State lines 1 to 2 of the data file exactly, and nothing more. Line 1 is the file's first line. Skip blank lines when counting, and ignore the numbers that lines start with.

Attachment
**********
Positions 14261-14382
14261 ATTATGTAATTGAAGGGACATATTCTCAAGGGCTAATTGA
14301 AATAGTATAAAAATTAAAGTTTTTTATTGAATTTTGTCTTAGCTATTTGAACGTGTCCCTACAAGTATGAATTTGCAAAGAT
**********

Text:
Positions 14261-14382
14261 ATTATGTAATTGAAGGGACATATTCTCAAGGGCTAATTGA